PART OF THE From the Shadows ISSUE
‘I should have been pleased, and I was, briefly—my plan to rescue Constance was in early motion. But my tired old skin went cold as I watched myself gather up all of the cards and shuffle them in readiness of the hand about to be played.’
Extract from Men Playing Ghosts, Playing God,
from Look Where You Are Going, Not Where You Have Been
By Steven J Dines
Published by Luna Press Publishing
Men Playing Ghosts, Playing God
Age will not be defied
Let me tell you about the time four old ghosts held death captive in a basement. Let me tell you what that power can do to a man and the sacrifice he will make for the gift of time. But first, let me tell you how we became ghosts in the first place.
At the age of seventy-seven, I, Henry Eddowes, died. Nobody seemed to notice, nobody seemed to care, which only made it harder for me coming to terms with my demise. Not my literal demise, you should understand, otherwise how would I be writing this account? But there are other ways to die, just as there are other ways to live. The name of the one who took my life away was Russell Hobbs. That’s right, it was one of his toasters that caused the fire, his defective workmanship; not me, not mine. All I wanted on that September evening of last year was to put my tired feet up, eat spaghetti and sausages on toast, and listen to a little Piano Sonata No.14 until I fell asleep. Contrary to what the fire inspector concluded I never turned the dial all the way to the darkest setting, and even if I had, which I cannot completely disclaim since I don’t have what you might call ‘one hundred percent recall’, the fool contraption still should not have flame-grilled the toast, the toast the kitchen window-blind, and so on.
Being old is worse than being a child. When a child sets fire to something, they get a ticking off or a slap on the wrist, but do the same thing at my age and the powers that be—and I am referring to my children here—are prepared to throw you in a padded cell.
They call Wintercroft a residential home. I call it the waiting room to Hell. The brochure boasts it is situated in four acres of landscaped gardens on the outskirts of the city. It does not, anywhere, use the phrase, ‘out of the way.’ But it is and we are.
And that is an altogether different kind of death.
When we first heard of Constance’ husband’s passing, it was one minute to midnight and we were playing cards. It was quiet, the lights were low, and everyone else had been fed and bedded, except the four of us with our special pass, paid for with sixty cigarettes and the assurance that we would keep it down. We were in Wintercroft’s communal room. Kensington chairs lined two of the walls, hand upholstered, red floral pattern on a backdrop of somnolent green. In time, our bones turn to straw; in time, our brains too. None of the residents were really capable of lying on the grass to look at the sky anymore, so that was as good as it got: a chair and a window. We were scarecrows, propped up and left to watch the black birds circling.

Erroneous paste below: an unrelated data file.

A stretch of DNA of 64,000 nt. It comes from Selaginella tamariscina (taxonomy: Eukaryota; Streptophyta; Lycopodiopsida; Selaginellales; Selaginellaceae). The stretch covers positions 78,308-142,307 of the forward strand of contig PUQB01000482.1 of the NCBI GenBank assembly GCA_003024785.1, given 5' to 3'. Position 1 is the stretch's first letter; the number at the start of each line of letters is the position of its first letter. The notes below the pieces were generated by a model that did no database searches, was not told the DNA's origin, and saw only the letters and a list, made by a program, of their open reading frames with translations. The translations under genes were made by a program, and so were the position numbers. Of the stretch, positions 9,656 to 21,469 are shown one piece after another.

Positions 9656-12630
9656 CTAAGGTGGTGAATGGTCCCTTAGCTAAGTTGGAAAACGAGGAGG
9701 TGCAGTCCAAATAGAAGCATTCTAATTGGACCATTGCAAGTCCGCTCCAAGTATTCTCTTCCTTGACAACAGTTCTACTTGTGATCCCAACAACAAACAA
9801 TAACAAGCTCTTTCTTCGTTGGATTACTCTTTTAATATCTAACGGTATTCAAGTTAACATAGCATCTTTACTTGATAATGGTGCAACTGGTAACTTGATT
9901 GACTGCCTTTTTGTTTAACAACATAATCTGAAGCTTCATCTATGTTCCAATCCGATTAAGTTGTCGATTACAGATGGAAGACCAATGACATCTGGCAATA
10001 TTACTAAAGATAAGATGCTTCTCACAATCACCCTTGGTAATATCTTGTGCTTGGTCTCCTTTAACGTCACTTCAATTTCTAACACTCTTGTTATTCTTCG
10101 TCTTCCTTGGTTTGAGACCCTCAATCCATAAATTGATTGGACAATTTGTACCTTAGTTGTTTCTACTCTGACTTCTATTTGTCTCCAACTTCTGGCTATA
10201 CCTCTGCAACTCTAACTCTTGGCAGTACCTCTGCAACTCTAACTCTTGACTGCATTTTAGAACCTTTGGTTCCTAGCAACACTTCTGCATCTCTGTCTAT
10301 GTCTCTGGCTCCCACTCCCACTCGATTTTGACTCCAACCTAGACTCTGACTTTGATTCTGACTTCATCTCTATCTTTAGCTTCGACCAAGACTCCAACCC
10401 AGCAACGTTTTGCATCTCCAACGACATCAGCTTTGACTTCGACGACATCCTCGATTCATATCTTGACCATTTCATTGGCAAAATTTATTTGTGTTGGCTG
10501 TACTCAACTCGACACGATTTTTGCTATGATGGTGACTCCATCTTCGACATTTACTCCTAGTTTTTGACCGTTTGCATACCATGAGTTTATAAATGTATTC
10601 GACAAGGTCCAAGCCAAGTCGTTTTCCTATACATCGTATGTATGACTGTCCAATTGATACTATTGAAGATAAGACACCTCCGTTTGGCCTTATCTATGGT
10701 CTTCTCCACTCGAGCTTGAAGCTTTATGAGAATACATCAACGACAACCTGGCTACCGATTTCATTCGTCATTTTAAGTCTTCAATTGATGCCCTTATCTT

But the four of us—we had poker.
Forget Bridge and Canasta, we left those to the nonagenarians. We young ones in our seventies, Walshy, Bullamore, Sheldon, and myself, we enjoyed nothing more than a game of five card stud. All right, so we used onion rings instead of actual poker chips, and our table, a walnut coffee commandeered from the women’s corner, was a little on the low side, something our backs incessantly complained about afterward, but we could lose ourselves, really lose ourselves: in the cards, in our hand, in the game.
The scream changed that. One soul-torn scream from just along the corridor.
It changed everything.
Walshy looked at Bullamore then Sheldon; Bullamore at Sheldon then Walshy; Sheldon at Walshy then Bullamore. Then all three turned to look at me.
None of us needed to say anything: we all knew what it meant. We were all putting in our twilight time in Wintercroft, and darkness was never too far away.
‘So he’s gone,’ I said in a low voice, raising my coffee mug in the air. ‘To George.’
‘To George,’ the others echoed.
We touched the rims to our lips and drank to him, or rather we breathed deeply of the aroma lingering at the bottom of our near-empty cups.
And then we played another hand.
I forget who won it. Not me. My heart was no longer in the game. It was, with my mind, just along the corridor…with Constance.
It was no secret among the other residents that I was madly in love with her. There is no time for secrets when time is short. Even George had known my feelings, but he’d also understood that I was nothing if not honourable. I respected the sanctity of their marriage as much as I respected the sanctity of my own. A growing shortness of time on this earth does not make licentious wolves of us all.
But I do love her.
Before we ever met, on my first day in Wintercroft, I heard someone mention her name, and the jolt I felt as a result rattled my heart. I fell in love with her name before I met and fell for the woman herself. Constance. Constance. And when I learned of the others they fell one behind the next, like a trail of warm autumn petals across a slab of frozen ground: Constance Harriet Willington-Wright.
Petals, yes—or four elegant train carriages lighting up the walls of a darkened tunnel: me.
But I digress.
Back to what happened.
I could not visit Constance in her room that night. The staff would not allow it. So I spent the hours until morning pacing my room like some poor love-starved teenager. When I grew tired of pacing, I stretched myself out on the bed and traced the cracks in the ceiling, imagining that I was somehow clinging to a comet up in space, looking down upon the rivers of the Earth. It was a game I used to play as a boy while my parents argued in the next room, after someone told me there was no sound in space.